Greek data firm MarineTraffic has provided some details of the ramifications of the upcoming Indian ban on older ships.

New Delhi is preparing age restrictions for ships calling at the nation with the second-highest population in the world.

Under the new regulations, no bulk carrier, tanker, or general cargo ship older than 25 will be permitted to call at Indian ports. The age limit for gas carriers, offshore vessels, and boxships will be set at 30 years. Locally flagged vessels that reach these new age limits will be deregistered. Additionally, owners will not be able to locally flag any secondhand purchases older than 20 years.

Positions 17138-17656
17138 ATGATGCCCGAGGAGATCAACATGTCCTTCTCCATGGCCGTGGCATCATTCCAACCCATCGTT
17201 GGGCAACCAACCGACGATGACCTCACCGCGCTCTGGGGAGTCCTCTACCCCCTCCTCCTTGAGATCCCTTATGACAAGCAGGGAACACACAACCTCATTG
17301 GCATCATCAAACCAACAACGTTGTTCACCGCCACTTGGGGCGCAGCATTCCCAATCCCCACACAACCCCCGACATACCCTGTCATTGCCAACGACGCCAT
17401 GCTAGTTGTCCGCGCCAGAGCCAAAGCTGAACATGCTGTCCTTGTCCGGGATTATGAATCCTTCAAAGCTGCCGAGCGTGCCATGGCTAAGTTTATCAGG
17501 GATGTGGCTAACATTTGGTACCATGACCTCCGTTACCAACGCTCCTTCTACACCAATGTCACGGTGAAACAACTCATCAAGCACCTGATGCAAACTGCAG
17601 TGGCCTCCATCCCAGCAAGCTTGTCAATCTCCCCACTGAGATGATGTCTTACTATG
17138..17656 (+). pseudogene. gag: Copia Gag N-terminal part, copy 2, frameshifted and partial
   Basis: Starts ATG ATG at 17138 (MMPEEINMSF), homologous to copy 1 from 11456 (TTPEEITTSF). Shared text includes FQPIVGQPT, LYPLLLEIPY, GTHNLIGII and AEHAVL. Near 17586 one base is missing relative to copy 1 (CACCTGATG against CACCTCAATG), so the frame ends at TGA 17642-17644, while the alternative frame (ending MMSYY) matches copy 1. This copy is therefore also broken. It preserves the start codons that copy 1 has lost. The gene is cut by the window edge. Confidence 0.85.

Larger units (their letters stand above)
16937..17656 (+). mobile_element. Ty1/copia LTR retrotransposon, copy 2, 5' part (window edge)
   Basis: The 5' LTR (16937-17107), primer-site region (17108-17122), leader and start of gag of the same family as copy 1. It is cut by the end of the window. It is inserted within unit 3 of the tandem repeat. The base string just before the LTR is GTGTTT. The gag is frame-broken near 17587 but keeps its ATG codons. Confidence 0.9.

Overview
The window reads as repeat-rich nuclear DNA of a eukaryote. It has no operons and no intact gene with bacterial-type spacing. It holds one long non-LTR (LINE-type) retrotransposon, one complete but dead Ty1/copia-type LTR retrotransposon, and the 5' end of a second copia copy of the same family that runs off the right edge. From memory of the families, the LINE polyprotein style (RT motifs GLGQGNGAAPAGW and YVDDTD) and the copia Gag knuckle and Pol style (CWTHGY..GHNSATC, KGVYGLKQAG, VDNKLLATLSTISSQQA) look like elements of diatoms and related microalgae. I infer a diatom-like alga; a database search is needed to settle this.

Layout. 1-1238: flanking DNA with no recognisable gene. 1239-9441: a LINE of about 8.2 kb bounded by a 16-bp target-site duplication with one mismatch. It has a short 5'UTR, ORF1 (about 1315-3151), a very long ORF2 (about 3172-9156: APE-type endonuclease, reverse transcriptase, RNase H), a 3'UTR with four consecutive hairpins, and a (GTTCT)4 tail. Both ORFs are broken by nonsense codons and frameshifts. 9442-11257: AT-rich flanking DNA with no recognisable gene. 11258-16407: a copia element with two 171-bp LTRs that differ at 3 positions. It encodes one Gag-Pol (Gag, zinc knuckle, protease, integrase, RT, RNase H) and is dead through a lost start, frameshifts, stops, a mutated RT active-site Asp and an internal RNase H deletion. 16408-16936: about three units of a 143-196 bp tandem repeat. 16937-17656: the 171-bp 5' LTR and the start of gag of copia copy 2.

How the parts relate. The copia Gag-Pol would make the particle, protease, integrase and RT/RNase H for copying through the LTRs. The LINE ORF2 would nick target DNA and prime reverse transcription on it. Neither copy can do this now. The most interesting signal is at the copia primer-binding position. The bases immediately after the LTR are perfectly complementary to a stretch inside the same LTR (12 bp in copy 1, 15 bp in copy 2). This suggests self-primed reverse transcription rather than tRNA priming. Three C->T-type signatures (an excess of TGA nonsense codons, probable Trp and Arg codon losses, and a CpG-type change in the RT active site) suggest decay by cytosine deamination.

According to MarineTraffic data, 3,802 tankers and bulkers constructed prior to 1998 arrived in India in 2022.

Regarding the new rule prohibiting ships older than 20 years from registering under the Indian flag, MarineTraffic reports that 753 vessels built prior to 2003 are currently registered under the Indian flag, including 133 tankers and 61 bulkers.

India is responsible for 17% of the world’s seaborne iron ore trade, 19% of the world’s seaborne coal trade, and 2% of the world’s seaborne grain trade, according to Xclusiv Shipbrokers. India accounts for 12% of the world’s seaborne crude oil trade and 7% of the world’s seaborne oil product trade on the wet market.

Allied Shipbroking suggested in a recent report that, despite the fact that operators of older vessels will only lose access to a single nation, India’s growth will make this restriction more significant over time.

Write A Comment